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Author Topic: Chengdu  (Read 8138 times)

LaowaiSaosao

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Chengdu
« on: May 25, 2008, 12:42:48 PM »
Well, I've been here since January so figure I know enough to start a thread, although I've been working two jobs so haven't been out and about as much as I would like.

To start, Chengdu is a great place, even with earthquakes, and I would totally recommend it to anyone looking for a big city that is still fairly Chinese. I was in Beijing this month and it is so not Chinese anymore, at least not on the main streets, whereas Chengdu still looks and feels like the China I know and love. It is a big city, so it takes me 20mins in a taxi to get from the west to the south and probably 30mins from just outside the second ring road into the city centre, but I've only been to the actual "city centre" once since I got here so you can live fine without travelling that far. They have built a third ring road but quite a bit of the land between the second and third ring roads is undeveloped so far, maybe that will give you an idea of the scope of the city.

I lived in the west of the city near South Western University of Finance & Economics at first and there are not so many foreigners here, pretty much only those who teach at this uni. Most expats are either around Tong Zi Lin in the south of the city or near Sichuan Uni ("Chuan Da") on Kehua Bei Lu. But while there are a fair number of expats, it's not so many that you stop noticing them if you know what I mean, so you can pick whether you want to hang out with foreigners or locals very easily. Both the compounds I have lived in have had one or two other foreign families so not so many.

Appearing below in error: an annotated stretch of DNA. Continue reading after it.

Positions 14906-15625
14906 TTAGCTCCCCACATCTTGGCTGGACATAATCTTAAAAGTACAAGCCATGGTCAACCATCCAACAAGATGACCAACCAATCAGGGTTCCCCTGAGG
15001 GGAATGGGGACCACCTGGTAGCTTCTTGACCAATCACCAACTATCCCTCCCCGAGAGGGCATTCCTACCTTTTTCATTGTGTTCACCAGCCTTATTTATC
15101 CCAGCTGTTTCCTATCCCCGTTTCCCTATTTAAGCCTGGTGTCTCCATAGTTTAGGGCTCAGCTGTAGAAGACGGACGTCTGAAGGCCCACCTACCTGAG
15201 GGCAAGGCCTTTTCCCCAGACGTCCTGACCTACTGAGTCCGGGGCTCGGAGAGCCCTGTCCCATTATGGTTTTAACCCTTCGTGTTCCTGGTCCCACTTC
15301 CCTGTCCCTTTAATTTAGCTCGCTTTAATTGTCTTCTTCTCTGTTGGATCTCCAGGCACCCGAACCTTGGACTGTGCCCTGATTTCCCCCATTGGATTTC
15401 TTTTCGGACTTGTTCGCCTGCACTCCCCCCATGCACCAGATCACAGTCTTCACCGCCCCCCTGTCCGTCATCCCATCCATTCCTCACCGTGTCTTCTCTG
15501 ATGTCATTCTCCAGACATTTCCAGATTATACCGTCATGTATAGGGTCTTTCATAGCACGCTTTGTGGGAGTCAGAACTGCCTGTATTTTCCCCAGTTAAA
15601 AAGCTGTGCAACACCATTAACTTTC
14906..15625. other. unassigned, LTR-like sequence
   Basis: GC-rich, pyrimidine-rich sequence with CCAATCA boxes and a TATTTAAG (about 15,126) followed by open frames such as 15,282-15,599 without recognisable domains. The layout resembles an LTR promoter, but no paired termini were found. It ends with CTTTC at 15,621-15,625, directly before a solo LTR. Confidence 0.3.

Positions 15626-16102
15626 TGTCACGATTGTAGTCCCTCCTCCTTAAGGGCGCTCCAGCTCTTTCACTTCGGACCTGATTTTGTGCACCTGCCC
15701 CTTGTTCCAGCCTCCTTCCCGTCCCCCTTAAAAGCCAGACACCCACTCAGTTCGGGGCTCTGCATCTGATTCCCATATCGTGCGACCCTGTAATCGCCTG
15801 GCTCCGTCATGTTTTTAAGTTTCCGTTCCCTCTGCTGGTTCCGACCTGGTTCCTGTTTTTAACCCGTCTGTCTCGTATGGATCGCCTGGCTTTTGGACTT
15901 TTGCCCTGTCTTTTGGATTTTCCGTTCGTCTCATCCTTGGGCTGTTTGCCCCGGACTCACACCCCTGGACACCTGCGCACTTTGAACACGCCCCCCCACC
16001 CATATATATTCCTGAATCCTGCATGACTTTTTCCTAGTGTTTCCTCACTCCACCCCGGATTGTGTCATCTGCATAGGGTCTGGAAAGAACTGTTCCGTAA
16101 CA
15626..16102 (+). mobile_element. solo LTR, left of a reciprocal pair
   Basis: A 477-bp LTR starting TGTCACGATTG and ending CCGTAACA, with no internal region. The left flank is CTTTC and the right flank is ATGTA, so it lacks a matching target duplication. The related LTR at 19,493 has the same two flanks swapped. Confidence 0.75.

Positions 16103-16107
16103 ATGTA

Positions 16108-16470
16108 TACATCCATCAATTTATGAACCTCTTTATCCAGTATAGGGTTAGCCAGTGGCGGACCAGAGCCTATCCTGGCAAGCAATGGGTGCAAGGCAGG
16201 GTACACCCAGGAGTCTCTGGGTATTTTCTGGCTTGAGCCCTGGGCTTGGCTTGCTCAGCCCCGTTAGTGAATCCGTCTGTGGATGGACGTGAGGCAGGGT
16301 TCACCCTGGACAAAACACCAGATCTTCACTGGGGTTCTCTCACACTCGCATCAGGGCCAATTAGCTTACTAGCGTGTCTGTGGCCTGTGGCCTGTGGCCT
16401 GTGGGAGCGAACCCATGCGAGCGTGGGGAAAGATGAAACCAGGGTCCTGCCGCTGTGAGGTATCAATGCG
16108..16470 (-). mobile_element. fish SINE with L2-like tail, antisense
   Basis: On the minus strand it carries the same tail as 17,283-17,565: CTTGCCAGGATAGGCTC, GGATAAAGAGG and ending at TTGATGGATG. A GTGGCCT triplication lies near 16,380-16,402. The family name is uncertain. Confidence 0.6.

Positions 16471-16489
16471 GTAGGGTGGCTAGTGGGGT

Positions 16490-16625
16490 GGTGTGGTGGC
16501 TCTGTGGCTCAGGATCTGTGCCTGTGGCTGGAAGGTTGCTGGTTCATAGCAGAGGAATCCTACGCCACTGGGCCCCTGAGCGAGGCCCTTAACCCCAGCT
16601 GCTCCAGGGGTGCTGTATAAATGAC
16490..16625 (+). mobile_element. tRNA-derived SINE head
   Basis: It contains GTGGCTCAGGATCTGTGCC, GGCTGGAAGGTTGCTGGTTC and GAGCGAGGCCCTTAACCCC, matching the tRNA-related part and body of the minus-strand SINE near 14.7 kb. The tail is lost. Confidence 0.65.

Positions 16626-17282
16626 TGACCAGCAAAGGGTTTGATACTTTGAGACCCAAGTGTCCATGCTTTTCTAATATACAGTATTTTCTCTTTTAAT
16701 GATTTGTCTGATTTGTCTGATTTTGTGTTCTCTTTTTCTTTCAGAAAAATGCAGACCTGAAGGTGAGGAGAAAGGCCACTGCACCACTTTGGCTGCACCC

Shopping - there are several big supermarket chains in Chengdu, including Carrefour, Auchan, Ito Yokado and Trust Mart, as well as a Metro round to the west. So you can get pretty much everything you want "western"-wise. There is also Ikea for furniture and Decathlon for sports goods, as well as B&Q, a UK DIY chain. Most areas still have an outside market though where the fruit and veg are much fresher, although not always cheaper. There are also good tailors where you can buy lovely fabric and get clothes made and beautiful department stores where you can spend a fortune if you have one... There are some good bookstores in the city centre, I went to one, the South West Book Store, and was amazed at the range of fiction available, pretty much anything you would find at home you could fine there, very different from 8 years ago (the last time I lived in China) when all you could get were the classics! And of course you can get DVDs of anything and everything at every street corner.

Eating - Sichuan food is the best in China, in my opinion, but watch out for the huajiao (sichuan pepper) as this is pretty lethal stuff. Hot pot is everywhere if you like some food with your chilli, also lots of restaurants selling "chao shou" (hundun/dumpling/snack-style food) and other sichuan dishes. There is also lots of Tan food, as Chengdu is "the gateway to T" (not that the gateway is particularly open at the moment). There used to be lots of Lanzhou la mian shacks too but these are getting lost as the city is redeveloped. Western food is pretty good too, we have a Bookworm and also several branches of Peter's Tex-Mex, these are the two Western places I've eaten so far, oh and the Shamrock but I wasn't so impressed with that (maybe I was too sober  afafafafaf ). There are also Macd's, KFC, Pizza Hut, Subway and Starbucks around the city. And as I said you can buy most of the ingredients you would want if you prefer to cook for yourself. You can even get some okay bread, although you have to hunt around a bit, there is a chain called "Bread Talk" that does good French sticks and the bread in Auchan is good too, I don't like the bread in Carrefour but their French pastries are nice.